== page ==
Curse on Marvolo Curse
Crushing Charm
Anti-Shack Jinx
Fight Charm
Hork Charm
Smoking Charm
Terding Charm

It becomes clear, though, that the neural network doesn’t really understand what spells are, exactly. Here are a few that it invented. Note that “X to Y” type spells are transformation spells, so I’m not sure how turning a spell into a pug would work, exactly. It also seems to be searching unsuccessfully for the word “counterspell”.

Spell to pug
Spell to Rum
Spell to hum
Spelly
Spell spell
Spell-Spell Spell
Anti-Spell spell
Curse of spell
Spell to cure Spell
Spell Reversal spell
Charm to Cure Curse of Charm
Hex Charm
Hex
Hex Hex
Hex Hax Hex

The animagus spell, in which you turn yourself into an animal of your choice, is notoriously difficult. As a mark of its very advanced difficulty-ness, the spell itself is four words long, and annoying to remember: Amato Animo Animato Animagus

Maybe it’s memorable if you know Latin. The neural network doesn’t know Latin, though. And it has a heck of a time trying to cast the animagus spell:

Animato Animagus
Arato Agio Animagus
Amaro Amamoco Animagus
Amato Anima Animatus Charm
Amato Animo Animagus
Amanto Dure Anto Animato Animagus
Amato Animato Animagus
Animagus Antmater Charm
Arato Anima Animagus
Amato Animo Animogo
Amato Anima Mumora
Animagus Anto Animato Animagus
Beper andmoto Animagus
Amato Anima Anima to Animato Animagus
Arinta AnimaconStrag spell
Repello Inimato Animagus

It’s unclear what the neural network’s chosen animal form might be. Ox?

Its favorite spell, though? Curse of the Bogies. Garbled variations of that spell kept showing up over and over.

Jend-curse of the Bogies
Regrowing hair to curse of the Bogies
Curse of the Bogiegs
Misten per to Spell-barrh Counter-curse of the Bogies
Fineey curse of the Bogiess
Curse on to barter op Dhe Bogee’s
Curse of the Bogiess Curse
Sounger-curse of the Bogiess Curse
Tebbed to curse of the Bogies
Curse of the Mogies
Hex of the Bogery curse

And I think these two might be secretly versions of Curse of the Bogies

Soungor-curse of the Cougee spell
Hern-pogey

And perhaps there’s evidence that I didn’t clean up the text I extracted from the Harry Potter Wiki as much as I might have. One SINGLE stray line of css code, and now the neural network has latched onto it, convinced that “MediaWiki” does something powerful.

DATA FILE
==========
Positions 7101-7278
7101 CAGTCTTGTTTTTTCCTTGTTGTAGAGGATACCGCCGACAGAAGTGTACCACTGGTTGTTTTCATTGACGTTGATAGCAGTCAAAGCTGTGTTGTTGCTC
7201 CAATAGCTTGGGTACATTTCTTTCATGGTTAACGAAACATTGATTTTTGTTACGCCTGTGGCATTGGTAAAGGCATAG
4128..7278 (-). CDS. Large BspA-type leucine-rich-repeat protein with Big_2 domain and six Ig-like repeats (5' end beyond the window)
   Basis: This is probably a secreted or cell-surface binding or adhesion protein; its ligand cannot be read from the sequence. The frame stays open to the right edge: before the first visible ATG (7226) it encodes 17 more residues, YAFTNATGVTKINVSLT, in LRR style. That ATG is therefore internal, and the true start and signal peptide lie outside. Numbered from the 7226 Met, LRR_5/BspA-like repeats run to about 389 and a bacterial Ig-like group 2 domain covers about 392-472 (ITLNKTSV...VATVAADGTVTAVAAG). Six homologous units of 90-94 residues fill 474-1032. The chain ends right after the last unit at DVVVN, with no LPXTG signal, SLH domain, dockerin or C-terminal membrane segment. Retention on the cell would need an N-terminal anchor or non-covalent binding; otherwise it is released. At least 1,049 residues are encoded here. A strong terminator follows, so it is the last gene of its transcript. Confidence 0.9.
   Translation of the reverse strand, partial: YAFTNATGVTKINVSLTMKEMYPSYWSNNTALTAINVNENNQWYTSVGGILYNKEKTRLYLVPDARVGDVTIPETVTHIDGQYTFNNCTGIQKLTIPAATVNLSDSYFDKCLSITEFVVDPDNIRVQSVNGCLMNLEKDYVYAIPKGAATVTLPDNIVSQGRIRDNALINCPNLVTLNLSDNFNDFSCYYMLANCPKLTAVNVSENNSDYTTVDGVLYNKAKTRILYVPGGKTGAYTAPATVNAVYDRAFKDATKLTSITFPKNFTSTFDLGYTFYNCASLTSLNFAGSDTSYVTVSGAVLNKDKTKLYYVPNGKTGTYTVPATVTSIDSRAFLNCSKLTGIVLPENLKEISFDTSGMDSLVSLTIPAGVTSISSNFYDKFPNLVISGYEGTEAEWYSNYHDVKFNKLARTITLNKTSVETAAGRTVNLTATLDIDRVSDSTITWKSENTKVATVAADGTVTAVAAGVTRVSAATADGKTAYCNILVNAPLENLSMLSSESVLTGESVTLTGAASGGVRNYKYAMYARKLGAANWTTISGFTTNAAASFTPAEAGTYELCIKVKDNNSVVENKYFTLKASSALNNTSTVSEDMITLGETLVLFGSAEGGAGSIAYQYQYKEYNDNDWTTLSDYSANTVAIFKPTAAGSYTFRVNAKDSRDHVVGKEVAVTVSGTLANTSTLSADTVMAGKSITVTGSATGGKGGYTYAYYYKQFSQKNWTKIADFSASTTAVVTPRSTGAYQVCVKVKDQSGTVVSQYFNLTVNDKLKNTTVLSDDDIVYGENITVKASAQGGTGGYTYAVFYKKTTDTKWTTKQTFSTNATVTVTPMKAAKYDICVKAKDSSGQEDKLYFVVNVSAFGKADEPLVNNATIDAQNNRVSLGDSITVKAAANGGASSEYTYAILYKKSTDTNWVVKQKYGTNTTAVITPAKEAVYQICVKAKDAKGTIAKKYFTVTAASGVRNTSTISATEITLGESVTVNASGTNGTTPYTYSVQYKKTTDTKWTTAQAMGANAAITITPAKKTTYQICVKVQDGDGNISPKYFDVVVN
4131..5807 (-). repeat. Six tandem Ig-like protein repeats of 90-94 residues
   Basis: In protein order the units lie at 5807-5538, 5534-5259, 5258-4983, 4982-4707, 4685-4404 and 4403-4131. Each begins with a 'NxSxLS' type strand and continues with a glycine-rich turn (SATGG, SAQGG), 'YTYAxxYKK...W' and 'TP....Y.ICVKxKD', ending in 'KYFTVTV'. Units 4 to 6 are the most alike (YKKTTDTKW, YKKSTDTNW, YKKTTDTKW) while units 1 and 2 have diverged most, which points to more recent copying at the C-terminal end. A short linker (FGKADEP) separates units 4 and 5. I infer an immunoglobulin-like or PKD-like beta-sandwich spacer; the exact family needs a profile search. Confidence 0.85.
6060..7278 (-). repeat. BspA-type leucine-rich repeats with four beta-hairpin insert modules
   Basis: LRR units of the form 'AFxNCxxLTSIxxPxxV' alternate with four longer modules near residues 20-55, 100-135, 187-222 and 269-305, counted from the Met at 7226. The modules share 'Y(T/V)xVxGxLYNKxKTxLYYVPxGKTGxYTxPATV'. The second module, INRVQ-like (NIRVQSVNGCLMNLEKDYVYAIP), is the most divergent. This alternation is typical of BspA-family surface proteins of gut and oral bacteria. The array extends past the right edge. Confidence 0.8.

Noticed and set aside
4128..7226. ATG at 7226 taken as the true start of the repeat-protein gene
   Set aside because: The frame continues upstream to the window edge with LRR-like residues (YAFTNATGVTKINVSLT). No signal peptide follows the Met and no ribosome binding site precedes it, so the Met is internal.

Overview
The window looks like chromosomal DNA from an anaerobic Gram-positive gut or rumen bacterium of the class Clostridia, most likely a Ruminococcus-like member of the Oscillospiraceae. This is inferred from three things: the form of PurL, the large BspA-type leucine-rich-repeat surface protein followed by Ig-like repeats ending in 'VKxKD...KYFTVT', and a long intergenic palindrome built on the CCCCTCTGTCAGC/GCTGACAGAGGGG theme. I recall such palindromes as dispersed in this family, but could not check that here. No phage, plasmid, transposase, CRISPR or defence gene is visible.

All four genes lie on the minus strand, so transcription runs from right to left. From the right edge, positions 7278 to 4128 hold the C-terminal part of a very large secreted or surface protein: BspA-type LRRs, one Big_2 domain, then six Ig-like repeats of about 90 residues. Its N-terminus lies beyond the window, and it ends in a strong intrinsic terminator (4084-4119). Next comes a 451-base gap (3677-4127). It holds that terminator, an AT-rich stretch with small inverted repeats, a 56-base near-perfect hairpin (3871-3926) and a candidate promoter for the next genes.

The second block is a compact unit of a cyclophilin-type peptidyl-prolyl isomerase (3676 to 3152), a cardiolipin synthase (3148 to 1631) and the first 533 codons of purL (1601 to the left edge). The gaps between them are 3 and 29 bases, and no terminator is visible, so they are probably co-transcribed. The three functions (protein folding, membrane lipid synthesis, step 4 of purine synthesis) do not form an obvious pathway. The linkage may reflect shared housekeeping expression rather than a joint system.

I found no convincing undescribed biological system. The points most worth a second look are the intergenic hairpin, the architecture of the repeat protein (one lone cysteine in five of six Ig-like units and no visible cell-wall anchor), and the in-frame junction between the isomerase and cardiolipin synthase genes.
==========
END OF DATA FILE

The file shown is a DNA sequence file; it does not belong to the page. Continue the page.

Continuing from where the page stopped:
RediaWiki:Inf oforo Diolecum Charm
MediaWiki:InfoboxColoure Revelloro
MediaWixi:I foritious

At other times, I couldn’t tell what the neural network was trying to do.

Horbing spell
Marica
Bubble-Reparifors
Mumbledore’s Reverore Inceacus Curse
Durser rabbity hair Logiot
Hork Lighty spell
Hord Ligery Spell
Mevitiblichainh’s grate Flare
Jigxe-sen tre Mucan to bog
Brothachcingowbelus
Brechaim hedbivicus Doobers Spell

However, I’m beginning to suspect that the neural network might be making fun of the names.

Stickee spell
Hurder-gerping Charm
Snombeling Charm
Dumbledory Spell
Hombledory Spell
Fubbledory Charm
Sbuggly wiggly
Bubbledor curse
Bribbedly
Bubberoaberdo
Bubbiro forjuling Charm
Mubble-ponde Charm
Sluggly wiggly
Jelly-Feelly
Pockongum Dookors Spell
Squggly-wing fart

There are more Harry Potter spell names that didn’t fit in this post - fill out this form and I’ll email them to you. This includes spells that definitely wouldn’t have appeared in the books, but maybe would have appeared in certain works of fan fiction.

Other neural network Harry Potter experiments:

Generating Harry Potter fan fiction summaries with word-rnn

Generating Harry Potter fan fiction summaries with char-rnn

[syndicated profile] sumana_feed
Sometime around 1999 or 2001, I first heard "King of Spain" by Moxy Früvous. The UC Berkeley a cappella group DeCadence performed it during one of their lunchtime concerts near Sather Gate. (Four out of five weekdays one of the a cappella groups would do a noon concert -- DeCadence, Artists in Resonance, the Men's Octet, the California Golden Overtones -- and I caught as many of them as I could.) And then Steve Shipman introduced me to more of their songs and albums -- it was Bargainville, which ends with that haunting a cappella "Gulf War Song", that I was listening to on September 10, 2001.